1 Jul 2013

Homebuilders moving beyond Energy Star; Illinois gets its first net-zero energy ready ‘Challenge Home’

Written by Jim Pierobon

Ever thought about building a very energy-efficient custom home? What if this home would be one of the greenest homes of its kind in the country?

Weiss Building & Development LLC and Tom Bassett Dilley Architects in the Chicago area have accomplished just that in completing the first home in Illinois meeting the U.S. Department of Energy’s newly-developed “Challenge Home” certification requirements for comfort, health, quality, durability and advanced technologies. It’s the 17th Challenge Home in the U.S.

This proves that next-generation green homes are making their way eastward. The West Coast is no longer the only proving ground for next-generation home construction. THAT is an important milestone in my book.

Could “Challenge Homes” become mainstream by 2020?image002

One of, if not, the most important professionals advocating for and helping to enable Challenge Homes is Samuel Rashkin, widely viewed to be the creator of the Energy Star home program as the Chief Architect of the Department of Energy’s Building Technologies Office.  In this Energy Fix video excerpt, Rashkin touches on how he believes “net-zero energy ready” homes will catch on within 5-10 years.

In addition to meeting numerous other stringent energy requirements, a Challenge Home requires that homes be net-zero energy ready. That means the home must be able to function on very little energy provided by utilities and emit and zero carbon emissions annually. Go here for the full list of requirements from the Department of Energy.

For its efforts, the residence Weiss Building constructed also has earned the National Association of Home Builders’ “Green Building Emerald” certification – their highest green certification level — and is “Indoor Air Plus” approved by the U.S. Environmental Protection Agency.

The 3600-sq.-ft. home, which sits on a 75 x 200 foot lot, was completed for less than $135 per square foot. This suggests, at least in Downers Grove, IL, a Chicago suburb, that “green” homes do not have to cost more than code-built homes.

Weiss' Challenge Home in Downers Grove, IL 2013 CROPPED

Weiss Building & Development LLC recently completed this 3,600 square-foot, U. S. Department of Energy certified “Challenge Home” in Downers Grove, IL.  CREDIT: Weiss Building & Development

The comfortable nature of a green home is often overlooked in the evaluation of a green, high-performance home.

“People have accepted a false reality that different parts of a home will have different temperatures. It does not have to be that way,” said Brandon Weiss, the construction company’s founder. “Comfort is a terrific side effect of building a true high performance home that not everyone considers, but something they always appreciate once they live in the home.”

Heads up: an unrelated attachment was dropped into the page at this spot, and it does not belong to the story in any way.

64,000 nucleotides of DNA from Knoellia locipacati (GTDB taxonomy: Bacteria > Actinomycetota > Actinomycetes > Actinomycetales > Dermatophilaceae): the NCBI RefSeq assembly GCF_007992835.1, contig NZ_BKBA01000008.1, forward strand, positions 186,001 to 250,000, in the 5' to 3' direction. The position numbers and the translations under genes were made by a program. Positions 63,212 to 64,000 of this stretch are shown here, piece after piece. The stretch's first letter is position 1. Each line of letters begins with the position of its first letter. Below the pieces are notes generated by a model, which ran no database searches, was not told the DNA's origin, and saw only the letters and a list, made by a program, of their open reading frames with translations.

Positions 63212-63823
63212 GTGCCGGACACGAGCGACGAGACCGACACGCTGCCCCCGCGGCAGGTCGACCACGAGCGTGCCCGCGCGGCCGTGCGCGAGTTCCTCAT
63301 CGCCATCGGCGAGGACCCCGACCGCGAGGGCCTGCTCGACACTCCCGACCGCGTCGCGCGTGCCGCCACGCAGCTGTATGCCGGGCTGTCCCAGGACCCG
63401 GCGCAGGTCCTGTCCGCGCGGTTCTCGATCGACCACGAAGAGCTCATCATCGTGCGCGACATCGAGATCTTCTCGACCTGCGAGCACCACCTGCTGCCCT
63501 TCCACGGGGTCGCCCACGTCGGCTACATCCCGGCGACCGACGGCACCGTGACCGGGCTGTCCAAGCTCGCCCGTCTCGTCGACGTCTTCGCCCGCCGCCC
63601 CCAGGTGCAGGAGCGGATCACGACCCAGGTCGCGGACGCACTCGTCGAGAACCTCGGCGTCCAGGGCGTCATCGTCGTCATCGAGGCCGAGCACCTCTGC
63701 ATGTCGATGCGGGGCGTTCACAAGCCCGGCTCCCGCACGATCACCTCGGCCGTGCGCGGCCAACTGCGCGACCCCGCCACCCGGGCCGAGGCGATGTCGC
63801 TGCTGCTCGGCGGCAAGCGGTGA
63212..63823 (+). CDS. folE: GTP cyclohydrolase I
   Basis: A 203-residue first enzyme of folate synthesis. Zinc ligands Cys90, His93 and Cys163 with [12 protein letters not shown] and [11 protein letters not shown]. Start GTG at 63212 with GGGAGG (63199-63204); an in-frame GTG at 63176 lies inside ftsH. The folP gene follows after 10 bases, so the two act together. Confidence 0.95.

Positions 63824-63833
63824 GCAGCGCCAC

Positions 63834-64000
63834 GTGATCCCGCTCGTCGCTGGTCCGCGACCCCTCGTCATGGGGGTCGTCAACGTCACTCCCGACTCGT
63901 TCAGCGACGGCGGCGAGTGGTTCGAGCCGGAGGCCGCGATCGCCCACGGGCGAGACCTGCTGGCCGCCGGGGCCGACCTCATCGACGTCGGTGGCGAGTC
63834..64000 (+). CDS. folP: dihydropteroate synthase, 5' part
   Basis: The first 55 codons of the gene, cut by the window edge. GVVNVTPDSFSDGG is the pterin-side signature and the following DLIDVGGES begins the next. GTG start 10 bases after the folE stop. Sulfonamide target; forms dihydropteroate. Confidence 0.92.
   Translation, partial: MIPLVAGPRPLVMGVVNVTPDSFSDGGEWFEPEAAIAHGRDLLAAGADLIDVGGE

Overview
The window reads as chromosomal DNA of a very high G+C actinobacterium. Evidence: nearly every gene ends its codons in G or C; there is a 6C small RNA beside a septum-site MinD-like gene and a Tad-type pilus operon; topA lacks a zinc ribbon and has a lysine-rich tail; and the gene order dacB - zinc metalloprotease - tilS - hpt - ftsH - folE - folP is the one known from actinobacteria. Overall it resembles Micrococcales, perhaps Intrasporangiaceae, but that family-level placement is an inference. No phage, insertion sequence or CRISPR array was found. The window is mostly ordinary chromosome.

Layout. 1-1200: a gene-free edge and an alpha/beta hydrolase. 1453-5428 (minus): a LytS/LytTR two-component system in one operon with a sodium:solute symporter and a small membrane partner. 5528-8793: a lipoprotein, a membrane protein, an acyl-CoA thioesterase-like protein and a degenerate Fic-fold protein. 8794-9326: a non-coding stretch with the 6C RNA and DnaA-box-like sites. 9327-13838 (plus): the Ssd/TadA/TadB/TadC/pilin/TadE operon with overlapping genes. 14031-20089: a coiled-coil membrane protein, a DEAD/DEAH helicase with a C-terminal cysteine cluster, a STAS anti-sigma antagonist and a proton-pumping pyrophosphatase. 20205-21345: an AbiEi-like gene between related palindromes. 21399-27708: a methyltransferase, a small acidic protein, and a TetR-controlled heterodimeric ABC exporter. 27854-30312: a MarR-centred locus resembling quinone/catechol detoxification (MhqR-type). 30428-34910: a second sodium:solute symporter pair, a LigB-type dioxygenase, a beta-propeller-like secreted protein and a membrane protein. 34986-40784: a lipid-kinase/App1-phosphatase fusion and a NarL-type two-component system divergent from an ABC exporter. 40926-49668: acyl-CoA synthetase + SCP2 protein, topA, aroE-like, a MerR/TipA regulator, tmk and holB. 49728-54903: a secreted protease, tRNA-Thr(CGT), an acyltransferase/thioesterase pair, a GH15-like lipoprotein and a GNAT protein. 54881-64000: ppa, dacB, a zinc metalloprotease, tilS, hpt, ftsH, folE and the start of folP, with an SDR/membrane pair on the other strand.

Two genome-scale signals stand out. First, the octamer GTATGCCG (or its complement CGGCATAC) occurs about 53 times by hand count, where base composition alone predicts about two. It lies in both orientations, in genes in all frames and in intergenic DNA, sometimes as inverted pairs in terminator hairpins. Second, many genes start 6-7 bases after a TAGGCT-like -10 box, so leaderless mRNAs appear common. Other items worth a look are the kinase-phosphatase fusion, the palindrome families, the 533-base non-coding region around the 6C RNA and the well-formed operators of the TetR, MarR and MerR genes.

For the Challenge Home, Weiss Building applied a holistic approach by sourcing third-party certified materials, such as GreenGuard Gold specified products to ensure improved indoor air quality. 

In addition to high efficiency windows, the home contains return air registers in all rooms except bathrooms, laundry and the kitchen. This keeps air circulating and maintains stable temperatures.

Part of the final performance testing of the new home was through third-party testing.  Weiss Building tested the home for duct tightness, air tightness, and indoor air quality.  The final numbers for the blower door test were 1.25 [email protected], 60% better than Challenge Home requirements. The insulation values, mechanical systems, lighting and appliances led to a Home Energy Rating System (HERS) score of 35, meaning the home was 65 percent more efficient than a code-built home. 

A special methodology was applied to the walls, which were built on a rainscreen. A rainscreen is the exterior weather-facing surface of an exterior wall that directs water away from the dry insulation where it otherwise might cause problems such as mold formation and water leakage. It gives bulk water a place to drain without pressure.

Outside, plywood sheathing with two inches of exterior foam helps reduce condensation and conductive heat loss. The siding was installed ¾-inches from the weather barrier on furring strips, with vents at the top and bottom of the wall with a kickout flashing at the base to allow for any moisture behind the siding to drain and shed away from the home. 

The siding used for the home has a 50-year warranty on the materials and 30 years on the finish.  The installation of the siding also prolongs the life of the finish because of the drying out potential and helps regulate even temperatures on both sides of the product. 

Included in the budget was an extensive underground storm water system and 35-foot deep caissons built to support the foundation relative to soil conditions and lot elevations. The concrete foundation is reinforced with steel and rises 3 and 1/2 feet above grade to facilitate drainage and thus avoid costly, and unhealthy, moisture and mold problems.

Finish highlights include doors that contain no added urea formaldehyde with water-based, non-toxic finishes.  The bamboo floors were sustainably harvested; they are 154 percent harder than wood from red oak trees and have a 10-coat finish to prolong durability as well as improve the impact resistance of the wood. 

All of the insulation in the home meets GreenGuard Gold standards for indoor air quality, as does the drywall, tile backer board, tile mortar, caulks glues, stains, and drywall finishing products. The tile grout used is epoxy based and offers stain protection without requiring sealing or maintenance.  GreenGuard certification ensures that a product has met some of the world’s most rigorous and comprehensive standards for low emissions of volatile organic compounds (VOCs) into indoor air.

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